The Greening of the Gray
Editorial: Worcester Magazine
Worcester Magazine, Spring 1997 by Allen Fletcher
Ten years ago, in the heat of the development boom and the concomitant alarm over the rapid loss of open space in the city, the Conservation Commission issued a report entitled “What’s Left” – a comprehensive inventory of the city’s major remaining open space parcels. The city’s open space, it was found, had dropped from 50 percent of its 25,000 acres in 1966 to 10 percent in 1986; and during that period, the amount of protected land in the city had actually declined.
Ten years later, as we come up for air, it is somewhat astonishing to realize that much has been accomplished in the realm of open space protection. Of the report’s list of 10 priority parcels – totaling some 975 acres – a third has come under active protection and 54 percent remains in limbo, while 13 percent has been lost. Of the list of 25 priority tracts greater than 25 acres – totaling almost 2,000 acres – 27 percent has come under active protection, while 13 percent has been lost. Tracts with familiar names like Perkins Farm, Middle River Park, Broad Meadow Brook, God’s Acre, Cider Mill Pond, and the Cascades have all been salvaged from the development mill through a combination of private and public efforts.
These are fine accomplishments indeed, by the reckoning of anyone who values quality of life in the Heart of the Commonwealth. An enormous amount of work remains to be done, but it is worth celebrating the fact that an issue was framed, a course of action was charted and progress was made. If the efforts of the development community had borne as much fruit over the same course of time, our downtown would be the envy of cities throughout the northeast.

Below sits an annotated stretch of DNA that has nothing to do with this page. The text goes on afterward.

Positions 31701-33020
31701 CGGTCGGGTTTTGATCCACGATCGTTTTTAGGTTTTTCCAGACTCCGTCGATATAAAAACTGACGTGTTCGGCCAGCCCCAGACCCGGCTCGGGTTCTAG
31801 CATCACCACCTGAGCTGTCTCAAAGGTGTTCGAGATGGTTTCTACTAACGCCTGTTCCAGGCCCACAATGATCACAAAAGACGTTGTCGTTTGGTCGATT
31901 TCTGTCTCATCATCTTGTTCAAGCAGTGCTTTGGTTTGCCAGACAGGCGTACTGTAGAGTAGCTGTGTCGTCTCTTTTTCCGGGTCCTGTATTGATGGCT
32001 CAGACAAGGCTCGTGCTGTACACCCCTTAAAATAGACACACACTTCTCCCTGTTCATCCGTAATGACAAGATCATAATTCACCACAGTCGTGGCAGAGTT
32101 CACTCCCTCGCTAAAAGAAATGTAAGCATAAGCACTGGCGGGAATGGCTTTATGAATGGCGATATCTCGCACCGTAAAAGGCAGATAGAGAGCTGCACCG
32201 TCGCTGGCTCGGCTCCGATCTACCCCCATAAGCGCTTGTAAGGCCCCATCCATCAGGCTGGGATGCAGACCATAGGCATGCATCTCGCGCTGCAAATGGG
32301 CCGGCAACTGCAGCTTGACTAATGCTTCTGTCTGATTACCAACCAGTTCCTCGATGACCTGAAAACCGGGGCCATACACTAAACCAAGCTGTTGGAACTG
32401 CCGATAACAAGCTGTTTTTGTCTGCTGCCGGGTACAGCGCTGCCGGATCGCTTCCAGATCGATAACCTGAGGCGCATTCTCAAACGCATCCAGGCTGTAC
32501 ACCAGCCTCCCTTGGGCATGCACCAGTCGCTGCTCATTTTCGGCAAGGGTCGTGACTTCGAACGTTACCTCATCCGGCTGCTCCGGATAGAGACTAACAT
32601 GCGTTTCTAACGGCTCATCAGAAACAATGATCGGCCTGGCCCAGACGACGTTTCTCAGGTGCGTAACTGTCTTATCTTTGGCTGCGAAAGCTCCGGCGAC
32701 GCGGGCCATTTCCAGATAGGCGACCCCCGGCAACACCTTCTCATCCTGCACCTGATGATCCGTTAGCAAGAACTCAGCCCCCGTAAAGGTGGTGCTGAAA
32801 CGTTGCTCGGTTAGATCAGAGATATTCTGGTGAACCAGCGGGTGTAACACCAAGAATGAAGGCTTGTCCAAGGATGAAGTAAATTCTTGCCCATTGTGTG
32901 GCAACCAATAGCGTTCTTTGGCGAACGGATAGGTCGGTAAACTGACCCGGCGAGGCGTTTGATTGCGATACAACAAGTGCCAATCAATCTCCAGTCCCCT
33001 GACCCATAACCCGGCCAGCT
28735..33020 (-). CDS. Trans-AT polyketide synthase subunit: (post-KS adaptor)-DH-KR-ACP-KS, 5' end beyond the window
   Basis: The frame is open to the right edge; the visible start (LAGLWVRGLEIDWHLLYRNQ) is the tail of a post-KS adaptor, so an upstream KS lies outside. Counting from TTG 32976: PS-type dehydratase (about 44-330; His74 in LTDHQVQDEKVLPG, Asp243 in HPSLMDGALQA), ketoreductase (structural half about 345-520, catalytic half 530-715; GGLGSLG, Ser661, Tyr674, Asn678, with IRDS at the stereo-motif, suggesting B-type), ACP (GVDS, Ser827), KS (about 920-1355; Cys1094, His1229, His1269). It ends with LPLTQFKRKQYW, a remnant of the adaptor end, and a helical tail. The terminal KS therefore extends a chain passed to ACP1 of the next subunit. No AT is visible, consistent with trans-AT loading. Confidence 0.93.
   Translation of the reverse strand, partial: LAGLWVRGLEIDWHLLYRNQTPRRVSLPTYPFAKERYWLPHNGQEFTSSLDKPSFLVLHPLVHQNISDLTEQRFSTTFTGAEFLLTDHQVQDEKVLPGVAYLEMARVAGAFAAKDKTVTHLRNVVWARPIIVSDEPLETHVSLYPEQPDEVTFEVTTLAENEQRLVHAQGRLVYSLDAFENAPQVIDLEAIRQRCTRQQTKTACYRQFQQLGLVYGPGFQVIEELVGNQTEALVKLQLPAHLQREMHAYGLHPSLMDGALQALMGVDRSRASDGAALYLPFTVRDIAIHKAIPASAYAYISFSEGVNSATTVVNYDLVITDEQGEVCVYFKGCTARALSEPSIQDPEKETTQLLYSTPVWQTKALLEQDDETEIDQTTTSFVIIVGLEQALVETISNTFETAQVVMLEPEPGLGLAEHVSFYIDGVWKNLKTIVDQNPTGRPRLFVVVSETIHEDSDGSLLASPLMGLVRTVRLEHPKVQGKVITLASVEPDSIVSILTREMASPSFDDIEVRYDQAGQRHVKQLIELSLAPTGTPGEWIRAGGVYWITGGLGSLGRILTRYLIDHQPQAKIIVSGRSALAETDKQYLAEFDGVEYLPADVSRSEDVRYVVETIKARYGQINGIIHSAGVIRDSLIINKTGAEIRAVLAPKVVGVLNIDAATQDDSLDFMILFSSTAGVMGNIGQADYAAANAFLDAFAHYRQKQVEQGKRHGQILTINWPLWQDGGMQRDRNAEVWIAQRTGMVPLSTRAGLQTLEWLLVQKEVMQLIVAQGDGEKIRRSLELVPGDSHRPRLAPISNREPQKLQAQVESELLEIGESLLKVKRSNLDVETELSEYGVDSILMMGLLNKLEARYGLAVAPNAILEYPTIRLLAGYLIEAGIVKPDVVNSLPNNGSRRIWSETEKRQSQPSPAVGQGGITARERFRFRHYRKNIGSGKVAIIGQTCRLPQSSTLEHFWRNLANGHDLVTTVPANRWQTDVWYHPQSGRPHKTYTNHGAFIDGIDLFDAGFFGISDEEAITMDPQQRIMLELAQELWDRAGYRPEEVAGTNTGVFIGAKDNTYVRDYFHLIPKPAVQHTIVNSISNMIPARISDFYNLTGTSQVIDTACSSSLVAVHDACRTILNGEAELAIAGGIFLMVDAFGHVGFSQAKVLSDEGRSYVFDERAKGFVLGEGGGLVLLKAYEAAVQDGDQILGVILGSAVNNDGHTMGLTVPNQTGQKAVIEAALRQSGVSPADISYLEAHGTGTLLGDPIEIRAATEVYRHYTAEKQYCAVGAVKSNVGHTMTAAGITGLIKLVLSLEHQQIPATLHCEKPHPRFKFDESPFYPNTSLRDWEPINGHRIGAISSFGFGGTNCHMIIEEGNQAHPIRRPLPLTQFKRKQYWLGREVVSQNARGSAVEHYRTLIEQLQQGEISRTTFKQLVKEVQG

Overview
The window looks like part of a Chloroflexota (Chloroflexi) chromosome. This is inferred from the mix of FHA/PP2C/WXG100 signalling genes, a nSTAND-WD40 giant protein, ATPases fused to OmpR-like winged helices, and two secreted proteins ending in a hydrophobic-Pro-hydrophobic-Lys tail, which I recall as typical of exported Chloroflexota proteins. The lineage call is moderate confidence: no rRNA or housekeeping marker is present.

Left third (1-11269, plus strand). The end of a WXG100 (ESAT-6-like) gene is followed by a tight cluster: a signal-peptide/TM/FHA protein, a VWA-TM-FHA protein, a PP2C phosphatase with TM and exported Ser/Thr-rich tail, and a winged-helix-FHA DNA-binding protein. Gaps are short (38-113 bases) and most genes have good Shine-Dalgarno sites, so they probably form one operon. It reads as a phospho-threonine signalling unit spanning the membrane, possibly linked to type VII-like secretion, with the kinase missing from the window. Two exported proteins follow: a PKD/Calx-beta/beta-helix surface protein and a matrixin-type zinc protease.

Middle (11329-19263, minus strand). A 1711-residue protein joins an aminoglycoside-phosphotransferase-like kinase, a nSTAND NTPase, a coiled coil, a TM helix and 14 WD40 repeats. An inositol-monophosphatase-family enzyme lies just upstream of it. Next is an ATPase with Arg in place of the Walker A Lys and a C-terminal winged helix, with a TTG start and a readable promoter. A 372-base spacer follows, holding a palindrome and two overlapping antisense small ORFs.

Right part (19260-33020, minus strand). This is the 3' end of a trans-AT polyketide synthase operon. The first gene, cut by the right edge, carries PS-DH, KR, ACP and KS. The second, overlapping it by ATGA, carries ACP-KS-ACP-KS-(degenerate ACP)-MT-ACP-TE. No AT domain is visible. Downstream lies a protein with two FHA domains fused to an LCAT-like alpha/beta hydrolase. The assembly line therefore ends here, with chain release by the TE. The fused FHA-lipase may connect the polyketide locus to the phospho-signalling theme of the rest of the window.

If there has been one important evolution of consciousness in this arena since the stridency of the sixties, it is the increasing acknowledgment of the interdependency between economic development and environmental quality. Just as companies once refused to locate to a city such as Fitchburg, that had made such an unholy mess of its local river, so can a record of sound environmental accomplishment become an inducement to economic investment today. The simplistic antagonism between the forces of conservation and development belies a potential dynamism between the two. A good city needs them both, and the genuine success of each enhances the other.
Several local environmentalists recently made the discovery that the city’s vaunted marketing plan made absolutely no mention of our environmental amenities. The city of Raleigh, North Carolina, as a counter example, bills itself as the “City on the Park” in its efforts to attract new residents and investment. We would do well to do the same.
Local marketing officials are appropriately embarrassed by their oversight; but it serves to illustrate a regressive attitude that still lurks in the heart of the business community – the attitude that environmentalists are marginal obstructionists at best, to be granted lip service but ultimately to be ignored. Such an attitude has an insidious tendency to be self-fulfilling, to everyone’s frustration and nobody’s benefit. The potential payoff from active collaboration between the two camps is far, far greater.
Worcester’s image in the outside world is a gray and grim and gritty one. It needs a greening – and all the new buildings and parking lots in the world will do nothing to help.
We have at our doorsteps a wonderful, unheralded and resurgent environmental legacy – of urban parks, larger open space parcels, abundant trees and swimmable waters. It is high time that the economic development community perceived this as an asset and treated it as such. This means understanding how to boast about it, but it also means understanding the ongoing effort required to maintain it; and it means lending active support and commitment to the considerable task ahead.